‘Outrageous’ mid-contract price hikes could leave broadband customers up to £150 out of pocket,  Which? warns

Broadband customers could be charged £150 more than they expected over the course of their contract due to two years of eye-watering price hikes, Which? warns, as the consumer champion campaigns for an end to unpredictable mid-contract price rises in the telecoms industry. 

Which? is sounding the alarm on unpredictable mid-contract price hikes as it launches a new campaign calling on providers to do the right thing and stop these increases – and for Ofcom to ban the practice altogether.

Many of the biggest broadband firms – such as BT, EE, Plusnet, Shell Energy, TalkTalk, Virgin Media and Vodafone – raise prices every April in line with the Consumer Price Index (CPI) or the Retail Price Index (RPI) plus an unexplained additional 3, 3.7 or 3.9 per cent. If customers want to avoid these hikes, they can be charged punitive exit fees to leave their contract early.

Based on figures from Which?’s latest broadband survey and analysis of Bank of England inflation forecasts, the consumer champion has predicted how much BT, EE, Plusnet, Shell Energy, TalkTalk, Virgin Media and Vodafone customers could see their bills increase in 2024 and over the course of their contract, compared to the amount quoted when they originally signed.

On average, BT, EE, Plusnet, Shell Energy, TalkTalk and Vodafone customers could see increases of more than 8 per cent in 2024 while Virgin Media customers could see rises of over 10 per cent.

Based on average contract amounts from Which?’s 2023 broadband survey, Virgin Media, BT and EE customers could see the biggest annual increases of £50.52, £43.68 and £43.68 respectively in the year from April 2024. Shell Energy Broadband customers could see the smallest annual price hike of £27.16 on average.

These hikes would come on top of the eye-watering price hikes of more than 14 per cent many consumers faced in 2023.

Which? also calculated how much extra these two rounds of price hikes could cost a customer for each provider who took out a deal in January 2023 over the course of their 18 or 24 month contract. TalkTalk currently mostly advertises 18 month contracts on their website while BT, EE, Plusnet and Vodafone all primarily advertise 24 month contracts.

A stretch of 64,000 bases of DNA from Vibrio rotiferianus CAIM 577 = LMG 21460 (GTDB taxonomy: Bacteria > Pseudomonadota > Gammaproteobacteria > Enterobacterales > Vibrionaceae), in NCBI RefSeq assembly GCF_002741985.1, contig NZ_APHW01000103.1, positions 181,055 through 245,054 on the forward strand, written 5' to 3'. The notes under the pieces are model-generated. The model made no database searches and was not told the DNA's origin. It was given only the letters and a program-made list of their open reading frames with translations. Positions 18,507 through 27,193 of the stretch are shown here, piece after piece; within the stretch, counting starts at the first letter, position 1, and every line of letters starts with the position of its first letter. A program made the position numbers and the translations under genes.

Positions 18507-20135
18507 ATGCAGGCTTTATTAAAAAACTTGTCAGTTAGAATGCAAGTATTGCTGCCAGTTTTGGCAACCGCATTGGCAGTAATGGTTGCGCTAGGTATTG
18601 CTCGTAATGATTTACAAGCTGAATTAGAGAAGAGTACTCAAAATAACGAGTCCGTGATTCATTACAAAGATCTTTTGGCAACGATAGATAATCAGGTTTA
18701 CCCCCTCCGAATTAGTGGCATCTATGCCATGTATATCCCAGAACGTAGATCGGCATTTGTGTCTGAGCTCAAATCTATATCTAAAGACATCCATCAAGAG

Based on average amounts from Which?’s 2023 broadband survey, BT and EE customers who took out a contract in January 2023 could see some of the highest average price hikes of £147.43 and £147.31  across the course of their contract. Vodafone and Plusnet customers could see rises of £122.38 and £117.87 respectively.

TalkTalk customers could see a smaller hike of £76.09 on average over the course of shorter 18 month contracts.

Shell Energy Broadband did not apply its 2023 inflation-linked price hikes of 12.5 per cent to customers who joined from January to March 2023. However, if a Shell Energy customer joined before January 2023 then, based on average amounts from Which?’s 2023 broadband survey, they would pay an extra £45.27 a year from Spring 2023 to Spring 2024.

Virgin Media did not use inflation-linked price hikes in 2023 but some customers’ prices did increase by an average of 13.8 per cent due to ad hoc price rises.

According to Virgin Media, customers who signed up after November 2022 would not have faced the ad hoc price rise in Spring 2023. Those on a fixed-price promotional deal – like those offered to new customers – would also not have seen the price hikes take effect until after their deal promotional ended. However, terms and conditions and communications with customers did not always appear to explain this situation clearly.

Based on Which?’s 2023 broadband survey, if a Virgin Media customer paying the average contract amount was subject to the ad hoc price hikes of 13.8 per cent, they would pay an extra £67.07 a year from Spring 2023 to Spring 2024.

Which? believes it is unfair – and in some cases, potentially unlawful – for consumers to be signed up to deals which do not give them any certainty about how much they can expect to pay over the course of their contract and then face punitive exit fees if they want to leave early.

Separate Which? research found that around eight in 10 (78%) consumers believe that mid-contract price hikes are always unfair and that people overwhelmingly value pricing certainty for broadband contracts.

This is why the consumer champion is launching its ‘The Right to Connect’ campaign calling for clearer and fairer pricing for telecoms customers and an end to unpredictable mid-contract price hikes.